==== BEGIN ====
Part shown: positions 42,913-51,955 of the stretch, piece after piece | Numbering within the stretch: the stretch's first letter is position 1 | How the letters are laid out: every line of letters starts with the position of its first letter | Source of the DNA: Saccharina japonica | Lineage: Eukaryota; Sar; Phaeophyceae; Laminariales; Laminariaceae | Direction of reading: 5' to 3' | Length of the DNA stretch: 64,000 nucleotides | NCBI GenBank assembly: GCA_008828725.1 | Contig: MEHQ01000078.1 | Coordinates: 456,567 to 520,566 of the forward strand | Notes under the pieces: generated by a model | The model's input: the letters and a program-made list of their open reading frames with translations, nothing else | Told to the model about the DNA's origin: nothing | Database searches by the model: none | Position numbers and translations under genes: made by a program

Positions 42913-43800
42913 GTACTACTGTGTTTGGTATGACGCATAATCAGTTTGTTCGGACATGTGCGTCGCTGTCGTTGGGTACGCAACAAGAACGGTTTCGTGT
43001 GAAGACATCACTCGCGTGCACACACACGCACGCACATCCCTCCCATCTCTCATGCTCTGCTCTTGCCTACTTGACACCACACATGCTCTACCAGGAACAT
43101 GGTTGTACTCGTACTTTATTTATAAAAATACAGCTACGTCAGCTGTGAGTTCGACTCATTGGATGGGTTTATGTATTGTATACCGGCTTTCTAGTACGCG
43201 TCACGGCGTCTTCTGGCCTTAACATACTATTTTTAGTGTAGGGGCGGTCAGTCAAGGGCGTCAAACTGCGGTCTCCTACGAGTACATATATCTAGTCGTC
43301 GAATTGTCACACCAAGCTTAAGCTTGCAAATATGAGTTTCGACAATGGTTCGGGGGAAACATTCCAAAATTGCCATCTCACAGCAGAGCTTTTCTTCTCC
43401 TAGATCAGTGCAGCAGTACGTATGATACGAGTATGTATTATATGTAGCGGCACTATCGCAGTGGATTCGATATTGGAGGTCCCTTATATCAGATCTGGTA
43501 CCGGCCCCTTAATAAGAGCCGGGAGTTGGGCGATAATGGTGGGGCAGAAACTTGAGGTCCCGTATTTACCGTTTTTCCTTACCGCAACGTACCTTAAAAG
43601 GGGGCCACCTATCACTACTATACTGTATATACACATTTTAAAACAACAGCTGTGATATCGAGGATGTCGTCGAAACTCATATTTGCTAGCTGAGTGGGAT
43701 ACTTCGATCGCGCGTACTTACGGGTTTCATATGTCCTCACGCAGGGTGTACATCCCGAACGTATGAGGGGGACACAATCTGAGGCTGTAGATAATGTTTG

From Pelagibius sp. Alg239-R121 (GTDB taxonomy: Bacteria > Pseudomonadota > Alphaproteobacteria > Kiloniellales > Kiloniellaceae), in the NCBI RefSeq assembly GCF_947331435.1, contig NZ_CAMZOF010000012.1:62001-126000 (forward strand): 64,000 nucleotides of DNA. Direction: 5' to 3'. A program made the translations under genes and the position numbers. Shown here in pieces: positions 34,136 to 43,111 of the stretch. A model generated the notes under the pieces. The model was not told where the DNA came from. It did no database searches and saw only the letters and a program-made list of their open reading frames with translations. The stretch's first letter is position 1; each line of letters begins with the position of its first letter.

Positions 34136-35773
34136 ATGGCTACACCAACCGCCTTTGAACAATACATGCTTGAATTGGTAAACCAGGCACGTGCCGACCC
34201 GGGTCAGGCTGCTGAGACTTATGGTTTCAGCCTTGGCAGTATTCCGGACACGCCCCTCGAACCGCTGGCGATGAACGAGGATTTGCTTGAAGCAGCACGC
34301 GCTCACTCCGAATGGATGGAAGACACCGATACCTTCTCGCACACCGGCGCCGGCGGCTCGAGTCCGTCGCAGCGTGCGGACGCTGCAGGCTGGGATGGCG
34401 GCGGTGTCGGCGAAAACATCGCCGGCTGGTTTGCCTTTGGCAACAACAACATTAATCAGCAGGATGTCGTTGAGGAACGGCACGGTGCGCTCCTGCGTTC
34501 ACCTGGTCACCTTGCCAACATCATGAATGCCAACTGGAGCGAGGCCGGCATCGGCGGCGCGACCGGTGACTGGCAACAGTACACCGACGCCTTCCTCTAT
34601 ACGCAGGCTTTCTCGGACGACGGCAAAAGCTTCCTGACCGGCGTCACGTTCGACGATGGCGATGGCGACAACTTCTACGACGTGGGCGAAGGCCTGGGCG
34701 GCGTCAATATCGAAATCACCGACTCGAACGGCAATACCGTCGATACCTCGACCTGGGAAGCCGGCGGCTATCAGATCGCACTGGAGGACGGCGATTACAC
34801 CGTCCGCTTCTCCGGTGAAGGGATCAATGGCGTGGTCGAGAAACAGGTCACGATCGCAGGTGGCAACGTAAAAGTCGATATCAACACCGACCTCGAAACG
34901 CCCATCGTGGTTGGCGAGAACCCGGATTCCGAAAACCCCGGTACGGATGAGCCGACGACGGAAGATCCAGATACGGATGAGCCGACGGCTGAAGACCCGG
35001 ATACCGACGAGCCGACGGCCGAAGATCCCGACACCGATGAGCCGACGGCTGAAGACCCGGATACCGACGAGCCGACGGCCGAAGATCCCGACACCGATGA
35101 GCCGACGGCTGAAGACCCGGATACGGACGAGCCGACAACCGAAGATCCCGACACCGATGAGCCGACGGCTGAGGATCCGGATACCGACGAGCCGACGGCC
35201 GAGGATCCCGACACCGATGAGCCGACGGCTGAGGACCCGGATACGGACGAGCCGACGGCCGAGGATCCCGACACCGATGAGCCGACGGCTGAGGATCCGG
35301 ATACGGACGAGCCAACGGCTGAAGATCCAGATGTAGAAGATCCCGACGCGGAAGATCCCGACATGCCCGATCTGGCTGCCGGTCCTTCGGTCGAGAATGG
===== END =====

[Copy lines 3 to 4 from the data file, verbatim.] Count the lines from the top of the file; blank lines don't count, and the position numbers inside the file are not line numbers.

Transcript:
42913 GTACTACTGTGTTTGGTATGACGCATAATCAGTTTGTTCGGACATGTGCGTCGCTGTCGTTGGGTACGCAACAAGAACGGTTTCGTGT
43001 GAAGACATCACTCGCGTGCACACACACGCACGCACATCCCTCCCATCTCTCATGCTCTGCTCTTGCCTACTTGACACCACACATGCTCTACCAGGAACAT